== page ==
Theologians study synod reports to prepare working document

Bishops, vested for Ordinary Time, sit in vast assembly pictured from above.

Cardinals and bishops attend the closing Mass of the Synod of Bishops on young people, the faith and vocational discernment, in St. Peter's Basilica at the Vatican in this Oct. 28, 2018, file photo. On Oct. 2, 2022, Pope Francis heard syntheses from the listening phase of the 2023 Synod of Bishops. (CNS/Claudio Peri, pool via Reuters)

by Cindy Wooden, Catholic News Service

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As preparations continue for the second assembly of the Synod of Bishops on synodality, enthusiasm for greater involvement in the life and mission of the church is accompanied by "confusion, worry or anxiety" on the part of some Catholics, the secretary-general of the synod said.

"In particular, there is a fear that what is sent (to the synod office) is not taken seriously or that ideologies and lobbies of the faithful may exploit the synodal path to impose their own agenda," Cardinal Mario Grech, the secretary-general, said in a statement June 14.

The cardinal commented at the end of a 10-day working meeting of 20 theologians from around the world who studied 107 reports on the synod process sent in from bishops' conferences and Eastern Catholic churches and the international unions of superiors of men's and women's religious orders, the reports from a meeting of parish priests convoked by the synod office April 29-May 2, as well as more than 175 submissions from Catholic associations, universities, communities and individuals.

The theologians were asked to read, organize and summarize the reports to assist members of the synod council in preparing the working document for the synod session Oct. 2-27.

Cardinal Jean-Claude Hollerich, relator general of the synod on synodality, said, "In the reports there were enthusiastic and creative responses offered as well as some with resistance and concern."

"Most reports, however, show the joy of the journey that has given new life to many local communities and also provoked significant changes in their way of living and being Church," the cardinal said. "The seeds of the Synodal Church are already sprouting!"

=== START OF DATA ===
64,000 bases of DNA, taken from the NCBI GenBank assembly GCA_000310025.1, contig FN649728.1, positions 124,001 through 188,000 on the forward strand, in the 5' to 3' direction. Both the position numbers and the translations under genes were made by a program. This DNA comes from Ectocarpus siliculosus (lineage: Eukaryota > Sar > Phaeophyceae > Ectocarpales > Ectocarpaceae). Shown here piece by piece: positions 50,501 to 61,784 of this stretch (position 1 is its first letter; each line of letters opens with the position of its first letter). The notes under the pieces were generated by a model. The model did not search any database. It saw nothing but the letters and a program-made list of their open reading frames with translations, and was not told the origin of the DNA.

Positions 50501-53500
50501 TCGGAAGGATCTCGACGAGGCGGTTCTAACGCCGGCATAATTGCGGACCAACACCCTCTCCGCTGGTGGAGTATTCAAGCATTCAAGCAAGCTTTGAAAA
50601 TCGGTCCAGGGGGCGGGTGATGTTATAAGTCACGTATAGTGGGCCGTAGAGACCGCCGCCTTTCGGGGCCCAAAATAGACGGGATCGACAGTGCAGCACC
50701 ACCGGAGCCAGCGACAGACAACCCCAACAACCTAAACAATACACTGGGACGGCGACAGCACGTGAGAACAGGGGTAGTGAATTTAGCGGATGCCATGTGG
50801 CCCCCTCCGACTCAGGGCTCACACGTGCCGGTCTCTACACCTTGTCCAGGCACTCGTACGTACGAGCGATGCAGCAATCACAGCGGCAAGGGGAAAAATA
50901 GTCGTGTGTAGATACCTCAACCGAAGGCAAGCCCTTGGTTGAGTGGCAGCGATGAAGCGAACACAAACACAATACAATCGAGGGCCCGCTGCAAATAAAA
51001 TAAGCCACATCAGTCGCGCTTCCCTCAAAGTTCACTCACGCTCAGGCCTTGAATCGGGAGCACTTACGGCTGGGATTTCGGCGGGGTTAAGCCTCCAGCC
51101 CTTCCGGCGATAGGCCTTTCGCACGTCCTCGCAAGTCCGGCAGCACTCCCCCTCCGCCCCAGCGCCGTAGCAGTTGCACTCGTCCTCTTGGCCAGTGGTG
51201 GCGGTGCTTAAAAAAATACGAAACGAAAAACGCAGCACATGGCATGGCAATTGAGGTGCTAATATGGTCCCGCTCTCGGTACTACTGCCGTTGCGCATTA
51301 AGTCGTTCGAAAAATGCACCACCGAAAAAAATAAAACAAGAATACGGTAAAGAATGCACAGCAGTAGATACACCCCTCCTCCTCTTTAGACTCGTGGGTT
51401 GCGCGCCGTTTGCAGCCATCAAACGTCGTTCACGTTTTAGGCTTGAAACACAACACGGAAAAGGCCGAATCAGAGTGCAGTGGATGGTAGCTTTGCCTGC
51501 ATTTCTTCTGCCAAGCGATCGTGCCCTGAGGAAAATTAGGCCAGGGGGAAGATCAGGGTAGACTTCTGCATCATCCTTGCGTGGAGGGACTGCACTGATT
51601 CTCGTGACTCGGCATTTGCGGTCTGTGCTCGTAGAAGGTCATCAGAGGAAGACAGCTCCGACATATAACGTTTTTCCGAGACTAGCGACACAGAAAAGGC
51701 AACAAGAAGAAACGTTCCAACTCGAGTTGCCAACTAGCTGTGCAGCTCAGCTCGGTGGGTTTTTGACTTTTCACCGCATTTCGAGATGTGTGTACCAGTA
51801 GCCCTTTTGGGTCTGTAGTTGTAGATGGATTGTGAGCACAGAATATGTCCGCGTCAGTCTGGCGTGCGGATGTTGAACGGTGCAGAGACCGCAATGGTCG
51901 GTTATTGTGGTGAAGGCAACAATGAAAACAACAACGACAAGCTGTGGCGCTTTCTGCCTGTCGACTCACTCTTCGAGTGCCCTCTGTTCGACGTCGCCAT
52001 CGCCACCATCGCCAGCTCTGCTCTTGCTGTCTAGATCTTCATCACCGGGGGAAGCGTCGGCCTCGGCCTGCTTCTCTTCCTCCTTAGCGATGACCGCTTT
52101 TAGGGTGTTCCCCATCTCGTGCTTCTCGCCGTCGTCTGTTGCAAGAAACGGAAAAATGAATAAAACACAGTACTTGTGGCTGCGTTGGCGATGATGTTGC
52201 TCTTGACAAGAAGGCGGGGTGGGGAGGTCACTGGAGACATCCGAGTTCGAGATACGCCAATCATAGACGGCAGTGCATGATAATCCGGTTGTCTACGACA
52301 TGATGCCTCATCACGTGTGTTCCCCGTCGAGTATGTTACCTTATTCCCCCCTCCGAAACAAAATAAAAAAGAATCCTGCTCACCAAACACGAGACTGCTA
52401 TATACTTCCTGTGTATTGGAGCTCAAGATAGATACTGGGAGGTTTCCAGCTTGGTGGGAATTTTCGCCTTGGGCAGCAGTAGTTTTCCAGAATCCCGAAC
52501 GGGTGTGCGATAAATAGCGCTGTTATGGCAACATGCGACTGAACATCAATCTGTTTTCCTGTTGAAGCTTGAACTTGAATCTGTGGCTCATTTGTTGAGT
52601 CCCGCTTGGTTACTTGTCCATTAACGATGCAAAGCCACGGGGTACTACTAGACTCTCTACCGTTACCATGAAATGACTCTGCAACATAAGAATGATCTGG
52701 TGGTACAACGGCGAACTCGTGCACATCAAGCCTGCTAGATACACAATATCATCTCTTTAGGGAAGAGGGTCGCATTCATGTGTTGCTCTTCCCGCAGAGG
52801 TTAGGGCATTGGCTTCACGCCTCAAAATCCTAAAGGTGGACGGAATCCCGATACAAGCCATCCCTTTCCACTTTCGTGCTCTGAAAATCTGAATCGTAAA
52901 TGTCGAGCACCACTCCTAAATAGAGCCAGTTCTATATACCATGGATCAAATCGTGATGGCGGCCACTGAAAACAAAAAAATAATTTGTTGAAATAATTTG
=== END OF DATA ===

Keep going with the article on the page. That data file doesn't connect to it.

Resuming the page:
The synod office's statement said the themes mentioned most in the reports are: "formation for synodality, the functioning of participatory bodies, the role of women, young people, attention to the poor, inculturation, transparency and a culture of accountability on the part of those who assume ministry in the Church, but also catechesis and Christian initiation, collaboration among churches, the figure of the bishop, etc."

In March, Grech announced that Pope Francis decided that some of the most controversial issues raised during the 2021-24 synod process would be examined by study groups that will work beyond the synod's final assembly in October. The possible revision of guidelines for the training of priests and deacons, "the role of women in the church and their participation in decision-making/taking processes and community leadership," a possible revision of the way bishops are chosen and a revision of norms for the relationship between bishops and the religious orders working in their dioceses are among the subjects assigned to the 10 groups.

In the statement after the June meeting, Grech said, "It is good to remember that the October Assembly is not about this or that issue, but about synodality, about how to be a missionary Church on the way."

"All the theological issues and pastoral proposals for changes have this purpose," he said. The October session "will first and foremost be a time when each participant, placing oneself within a journey that began in 2021 and bringing the 'voice' of the people of God from where each one comes, will invoke the help of the Holy Spirit and that of his brothers and sisters to discern God's will for His Church, and not an opportunity to impose one’s own vision of Church."

The 16 cardinals and bishops who are members of the synod's ordinary council are expected to finalize the working document for the October session of the synod by mid-July.

Msgr. Riccardo Battocchio, special secretary of the synod on synodality, said that the document is expected to "look different from the previous one. If for the First Session it was important to bring out the wide-ranging themes to be addressed," the second stage of the process will focus on the question, "How to be a synodal Church in mission?" and "highlight some knots to be unraveled" as well as look at some concrete proposals for increasing the participation of all Catholics in the mission of the church.

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